Germaphobe son driving us over the edge

My 13 year old son has displayed erratic behavioral traits since he was very small. They inevitably took the form of some obsessive-compulsive behavior such as

  1. Ensuring that the doormat is "straight"
  2. Cracking his knuckles to the point where they hurt
  3. Plucking at his eyebrows in the belief that they were too long
By and large these obsessions were relatively short-lived and went away within a few months time. In the interim we had always hoped that as he grew up and approached puberty this would stop happening. The reality has been quite the opposite. For over a year now he has an obsession with cleanliness. It manifests itself in the form of endless washing, the use of copious amounts of soap etc. This lurks over our heads all day but gets utterly unbearable in the evenings. He compounds the misery by always being late to start his homework, not concentrating when he does, being obsessed with electronic gadgets...

All our efforts to help him rationalize, gradually wean him out of his habits, getting him to appreciate the horrible price that the rest of his family are paying have led to naught.

Things have now reached a point where his behavior is disrupting the functioning of our family. It hurts his little sister (who is quite the opposite and completely normal), has driven my wife to sleepless nights and has lead us to even discuss divorce. We are currently taking him to a child psychologist but the experience is not very convincing. We have lengthy conversation sessions which end with the "next appointment".

I'd hugely appreciate any help and pointers from fellow parents who have lived through anything like this.
 
As I mention - we have now done six sessions with a child psychologist + psychiatrist combo. We talk, fix the next appointment and go away. To me this is Obsessive Compulsive Disorder (OCD). Why they do not want to suggest a therapy and want to delve deep into his childhood and our family history is beyond me. As things stand they are wasting our time while we drown.
 

susiestar

Roll With It
I have kids with varying levels of Obsessive Compulsive Disorder (OCD). It can be a real struggle for the whole family. I would look for more testing and talk to the doctor about medication. We found that SSRI's (a type of antidepressant) was super effective for our son. Now there is DNA testing that will tell you what medications would be more and less effective for a person. I recommend the testing if you can. Very little helped my son's Obsessive Compulsive Disorder (OCD) until he was on medications. No child psychologist was helpful with this. It is literally a problem in the brain chemistry. You can also ask therapists if they do exposure therapy with germaphobes/Obsessive Compulsive Disorder (OCD) patients. It is a type of therapy where the Obsessive Compulsive Disorder (OCD) person is exposed to very small amounts of whatever the problem is and they are talked through the experience. You need to not try this at home. It can cause problems if done poorly.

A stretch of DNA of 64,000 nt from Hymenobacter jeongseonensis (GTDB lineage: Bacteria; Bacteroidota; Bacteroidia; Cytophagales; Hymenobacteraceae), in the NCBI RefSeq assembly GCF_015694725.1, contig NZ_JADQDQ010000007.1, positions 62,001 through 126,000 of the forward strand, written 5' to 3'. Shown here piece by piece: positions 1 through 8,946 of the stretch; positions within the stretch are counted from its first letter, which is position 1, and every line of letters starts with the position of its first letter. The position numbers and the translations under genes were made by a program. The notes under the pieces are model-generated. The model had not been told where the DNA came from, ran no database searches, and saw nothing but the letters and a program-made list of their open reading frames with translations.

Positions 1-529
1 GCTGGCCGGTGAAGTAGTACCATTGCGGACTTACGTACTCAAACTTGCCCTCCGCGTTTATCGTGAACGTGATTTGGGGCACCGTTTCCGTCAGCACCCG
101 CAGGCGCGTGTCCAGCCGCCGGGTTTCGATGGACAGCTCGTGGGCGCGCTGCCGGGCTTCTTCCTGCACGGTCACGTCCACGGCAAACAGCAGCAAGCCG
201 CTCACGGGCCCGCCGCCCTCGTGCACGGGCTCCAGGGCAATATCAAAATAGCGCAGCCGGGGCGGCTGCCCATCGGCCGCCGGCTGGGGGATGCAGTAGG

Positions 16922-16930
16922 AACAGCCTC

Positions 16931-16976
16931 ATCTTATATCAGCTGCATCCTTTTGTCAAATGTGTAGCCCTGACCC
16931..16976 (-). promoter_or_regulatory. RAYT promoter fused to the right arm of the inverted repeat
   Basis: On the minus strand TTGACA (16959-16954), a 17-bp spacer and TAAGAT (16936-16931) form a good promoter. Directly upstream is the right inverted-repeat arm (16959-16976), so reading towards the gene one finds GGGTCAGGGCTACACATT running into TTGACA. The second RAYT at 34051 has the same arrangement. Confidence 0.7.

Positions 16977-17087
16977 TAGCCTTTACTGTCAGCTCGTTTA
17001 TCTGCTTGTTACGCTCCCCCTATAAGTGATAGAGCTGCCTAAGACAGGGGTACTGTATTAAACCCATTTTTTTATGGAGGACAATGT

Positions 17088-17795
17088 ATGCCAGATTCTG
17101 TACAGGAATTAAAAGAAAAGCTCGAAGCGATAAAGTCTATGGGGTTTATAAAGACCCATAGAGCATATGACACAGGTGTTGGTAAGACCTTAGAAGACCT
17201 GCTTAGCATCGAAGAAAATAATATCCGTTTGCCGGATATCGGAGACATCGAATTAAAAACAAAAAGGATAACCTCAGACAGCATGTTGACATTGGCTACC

Copabanana

Well-Known Member
Why they do not want to suggest a therapy
Psychologists and psychiatrists have all kinds of different theories about how to look at mental illness, let alone how to treat it.

Have you heard of neurofeedback? I trained in it and I have used it on myself. Sensors are put on the head, which feedback information. The information about brainwave or eeg information is embedded in a computer game or movie. All the sensors do is monitor brainwaves. There is no electrical current.

The brain is marvelously capable of self-correcting when it sees it's not functioning optimally. This is a rapid treatment. Sometimes in 20 to 30 sessions or less. The thing is it is not psychology. So psychologists may not know about it or even pan it.

If you are interested you can send me a private message and I will give you more information. Meanwhile, you can google if you're interested in this: treatment of Obsessive Compulsive Disorder (OCD) by neurofeedback. You could also google neurofeedback with children. I've done a literature review on this treatment for Obsessive Compulsive Disorder (OCD) related disorders, but of course, I can't know if it will work for your child. I only know how I have responded.

My son who is now an adult has body dysmorphic disorder, which is related to Obsessive Compulsive Disorder (OCD). I have urged him to consider this treatment. I wish he would do it.
 

Copabanana

Well-Known Member
I found an article when I googled treatment for children with Obsessive Compulsive Disorder (OCD) with neurofeedback. This is a better explanation than I gave:

Obsessive Compulsive Disorder (OCD) and Neurofeedback
Neurofeedback